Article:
Redefining the Battle Lines of the Left
by Matthew Panton
30 September 2015
For the past 40 years, following the failures of both May 1968 and soviet communism, the left has been involved in the hackneyed yet unresolved process of attempting to ‘redefine’ itself. While the dogmatic Marxist and socialist left has stayed rooted to its political stalls and persistent leafletting, the social democratic left has arguably degenerated to the point of not being leftist at all. For the rest it’s been a cold time, with a lack of clarity of direction or large scale strategy.
The 2008 global financial crisis galvanised many to search for something new. It accelerated disenchantment with the large centre-left parties, mainly due to their overt acceptance of austerity and its brutal impact on its social base. The Labour party and PSOE (the Spanish socialist party) are notable examples, with the epitome being PASOK in Greece.
The crisis also engendered a number of alternatives. Horizontalist movements such as Occupy and the 15M indignados movement in Spain managed to affect the mainstream discourse, popularising and highlighting terms like the ‘99%’. In electoral politics, more radical parties such as Syriza and Podemos have gained prominence. In the UK, talk of an alternative to austerity infused the Labour leadership campaign with the rise of Jeremy Corbyn. Furthermore, liberal nationalist movements in Scotland and Catalonia have also captured leftist rhetoric.
Despite all this, seven years after the crash the scene remains similar. So far most of these movements have failed to impact policy. Generally right wing or neoliberal agendas are still pushed by most governments and media around the world, including from those parties and publications of the ‘centre-left’. Austerity is still prevailing, living standards have stayed stagnant or fallen in the west, and inequality is gradually worsening.
Failures and the future.
Underlying these processes is what Paul Mason describes as the transformation into ‘post-capitalism’; the troubles that now face us are the dying effects of the old system and the growing pains of the new. Economically this includes technological unemployment, fiscal debt and population time bombs, as well as the long term issue of the secular stagnation of growth in the developed world.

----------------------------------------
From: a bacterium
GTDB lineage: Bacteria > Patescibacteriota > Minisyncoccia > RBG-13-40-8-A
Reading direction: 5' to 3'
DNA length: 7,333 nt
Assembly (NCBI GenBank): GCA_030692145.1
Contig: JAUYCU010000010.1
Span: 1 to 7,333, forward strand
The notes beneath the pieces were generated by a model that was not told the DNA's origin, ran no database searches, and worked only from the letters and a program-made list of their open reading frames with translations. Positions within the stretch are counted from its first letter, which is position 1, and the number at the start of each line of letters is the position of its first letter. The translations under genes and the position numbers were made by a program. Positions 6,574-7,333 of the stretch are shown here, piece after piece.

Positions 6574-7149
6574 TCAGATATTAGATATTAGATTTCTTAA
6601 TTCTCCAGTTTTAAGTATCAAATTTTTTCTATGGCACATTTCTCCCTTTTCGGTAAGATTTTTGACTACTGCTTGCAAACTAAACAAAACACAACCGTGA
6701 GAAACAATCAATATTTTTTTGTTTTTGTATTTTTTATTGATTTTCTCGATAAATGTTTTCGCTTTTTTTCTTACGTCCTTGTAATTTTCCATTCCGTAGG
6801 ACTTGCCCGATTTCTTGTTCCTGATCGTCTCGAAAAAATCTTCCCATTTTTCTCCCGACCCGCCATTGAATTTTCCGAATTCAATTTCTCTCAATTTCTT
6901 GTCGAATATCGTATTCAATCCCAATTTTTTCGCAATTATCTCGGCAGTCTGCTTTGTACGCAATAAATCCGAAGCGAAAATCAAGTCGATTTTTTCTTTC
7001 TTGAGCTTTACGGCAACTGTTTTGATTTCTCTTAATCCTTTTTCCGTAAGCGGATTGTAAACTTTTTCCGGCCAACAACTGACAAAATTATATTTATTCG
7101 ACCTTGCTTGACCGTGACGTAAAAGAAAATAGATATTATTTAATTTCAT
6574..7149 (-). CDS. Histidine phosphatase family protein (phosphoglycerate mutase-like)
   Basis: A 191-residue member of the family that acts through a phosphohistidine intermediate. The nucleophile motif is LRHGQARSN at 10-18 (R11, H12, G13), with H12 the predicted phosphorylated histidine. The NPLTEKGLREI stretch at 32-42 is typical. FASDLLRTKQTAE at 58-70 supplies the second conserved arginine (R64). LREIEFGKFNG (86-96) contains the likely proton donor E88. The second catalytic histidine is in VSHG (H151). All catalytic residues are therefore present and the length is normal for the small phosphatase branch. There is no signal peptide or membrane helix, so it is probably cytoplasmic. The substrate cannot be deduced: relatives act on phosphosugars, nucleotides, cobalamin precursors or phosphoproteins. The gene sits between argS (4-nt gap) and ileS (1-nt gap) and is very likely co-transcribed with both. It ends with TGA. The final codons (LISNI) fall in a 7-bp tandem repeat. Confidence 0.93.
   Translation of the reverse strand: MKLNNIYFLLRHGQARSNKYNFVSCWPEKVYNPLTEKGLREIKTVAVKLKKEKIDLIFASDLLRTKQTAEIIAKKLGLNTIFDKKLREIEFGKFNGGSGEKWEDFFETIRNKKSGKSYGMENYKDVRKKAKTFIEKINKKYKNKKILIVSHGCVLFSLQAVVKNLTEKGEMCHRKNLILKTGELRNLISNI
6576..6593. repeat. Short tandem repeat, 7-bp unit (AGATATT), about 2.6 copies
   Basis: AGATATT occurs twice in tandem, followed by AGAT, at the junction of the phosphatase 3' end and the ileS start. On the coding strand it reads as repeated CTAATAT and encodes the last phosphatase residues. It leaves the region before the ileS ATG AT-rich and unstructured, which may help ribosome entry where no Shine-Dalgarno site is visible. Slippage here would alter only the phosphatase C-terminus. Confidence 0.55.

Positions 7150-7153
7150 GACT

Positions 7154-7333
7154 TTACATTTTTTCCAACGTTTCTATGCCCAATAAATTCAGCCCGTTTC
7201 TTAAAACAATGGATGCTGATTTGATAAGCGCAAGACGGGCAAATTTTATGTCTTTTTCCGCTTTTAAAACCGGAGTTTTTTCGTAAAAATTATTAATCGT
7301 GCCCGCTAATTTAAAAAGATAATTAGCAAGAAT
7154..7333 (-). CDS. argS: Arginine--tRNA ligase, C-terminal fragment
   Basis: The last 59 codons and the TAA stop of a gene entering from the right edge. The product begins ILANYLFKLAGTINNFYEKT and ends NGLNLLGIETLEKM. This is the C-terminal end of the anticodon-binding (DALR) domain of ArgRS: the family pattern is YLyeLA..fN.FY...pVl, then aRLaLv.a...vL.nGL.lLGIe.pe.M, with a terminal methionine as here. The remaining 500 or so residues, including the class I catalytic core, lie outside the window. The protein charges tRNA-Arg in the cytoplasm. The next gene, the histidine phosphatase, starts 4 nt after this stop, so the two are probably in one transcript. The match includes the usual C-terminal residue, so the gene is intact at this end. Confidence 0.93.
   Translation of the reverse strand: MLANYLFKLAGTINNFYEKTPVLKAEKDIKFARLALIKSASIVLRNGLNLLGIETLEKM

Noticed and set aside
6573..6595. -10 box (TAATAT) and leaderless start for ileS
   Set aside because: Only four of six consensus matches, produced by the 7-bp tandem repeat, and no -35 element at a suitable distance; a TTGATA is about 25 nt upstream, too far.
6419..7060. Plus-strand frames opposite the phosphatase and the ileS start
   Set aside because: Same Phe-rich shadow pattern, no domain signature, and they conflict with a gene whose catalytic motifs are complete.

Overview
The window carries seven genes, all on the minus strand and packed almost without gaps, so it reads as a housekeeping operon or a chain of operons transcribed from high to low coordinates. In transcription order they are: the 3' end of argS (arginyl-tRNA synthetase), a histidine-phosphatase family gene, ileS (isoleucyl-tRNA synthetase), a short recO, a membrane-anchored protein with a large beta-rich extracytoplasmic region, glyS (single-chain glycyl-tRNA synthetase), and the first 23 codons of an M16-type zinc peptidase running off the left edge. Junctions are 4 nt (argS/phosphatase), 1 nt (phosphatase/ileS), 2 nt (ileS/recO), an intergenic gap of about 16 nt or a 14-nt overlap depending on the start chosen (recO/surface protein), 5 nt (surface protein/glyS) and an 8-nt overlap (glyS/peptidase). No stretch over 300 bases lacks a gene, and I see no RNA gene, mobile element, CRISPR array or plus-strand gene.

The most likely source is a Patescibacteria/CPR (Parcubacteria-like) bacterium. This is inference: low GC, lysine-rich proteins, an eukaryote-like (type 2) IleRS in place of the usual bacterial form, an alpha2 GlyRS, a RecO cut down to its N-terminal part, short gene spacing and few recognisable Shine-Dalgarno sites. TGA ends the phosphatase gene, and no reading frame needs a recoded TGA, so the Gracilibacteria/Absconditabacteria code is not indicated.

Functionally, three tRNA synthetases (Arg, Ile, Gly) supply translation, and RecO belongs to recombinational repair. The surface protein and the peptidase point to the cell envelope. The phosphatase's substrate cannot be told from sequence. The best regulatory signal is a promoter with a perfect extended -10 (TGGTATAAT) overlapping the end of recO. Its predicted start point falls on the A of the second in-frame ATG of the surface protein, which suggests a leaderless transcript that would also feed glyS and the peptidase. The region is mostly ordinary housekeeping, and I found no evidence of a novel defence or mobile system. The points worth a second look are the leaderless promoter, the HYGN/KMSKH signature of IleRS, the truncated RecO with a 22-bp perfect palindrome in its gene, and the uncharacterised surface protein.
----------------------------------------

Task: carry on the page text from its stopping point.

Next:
Nobody seems to have a thorough answer for these problems. ‘Corbynomics’ and the social democrats have for a long time failed to deal with the persistent problem of the past 30 years: how to operate a Keynesian stimulated economy within globalised, financialised capitalism given the impact and ease of capital flight and currency speculation, with the potential of uncontrolled inflation. Unfortunately for the Marxist left, it’s become too strongly associated with dogmatism and authoritarianism, as well as not offering any real success stories.
The managerial centrist class will kill us either from boredom or ecological disaster while completely denying the fire they are sitting in. On the other hand the right can only offer a ‘freer’ neo-feudalistic capitalism or an aggressive economic form of nationalism, which would only succeed in perpetuating the violence it caused in the past.
New fault lines.
The left can no longer be about trying to provide full employment or by promising returns to growth – these are indicators of the past. Instead it must work towards a society which it defines itself. This could include reducing the amount of paid work as a goal, arguing why it’s better if we don’t spend our lives monotonously providing profit or growth for the sake of it. Instead we could concentrate on better realising ourselves through our work and acting in a more creative fashion than any monetary incentive can provide. This might be achieved through the encouragement of schemes like time banks, job sharing on a state level and a guaranteed basic income.
We must also be concerned with evolving the institutions in society, for example to reflect contemporary social attitudes such the rise in individualism and the decline in deference to both tradition and authority. Policy-wise this might be done through removing legal barriers to data, greater democratic worker control, or even – as Jeremy Corbyn has suggested – a new type of nationalisation which is more democratically organised between both consumers and workers.
The point here is that the possibilities are broad and it’s up to the left to define them and be willing to experiment in order to liberate those who are being constantly oppressed in the current system.
The task of the left today is to articulate the possibilities of the future and, in tandem with battles for social justice, drill them home until they resonate with the rest of society. The right has no answer to the future or the decay of neoliberalism, whose decline is only accelerated by narratives of nationalism or the free market.
By contrast the left stands for creating a better future for society – but the traditional fault lines have disappeared, while new ones have been created. Redrawing our battle lines will enable the left to move beyond reinvigorating the past towards reclaiming the future.
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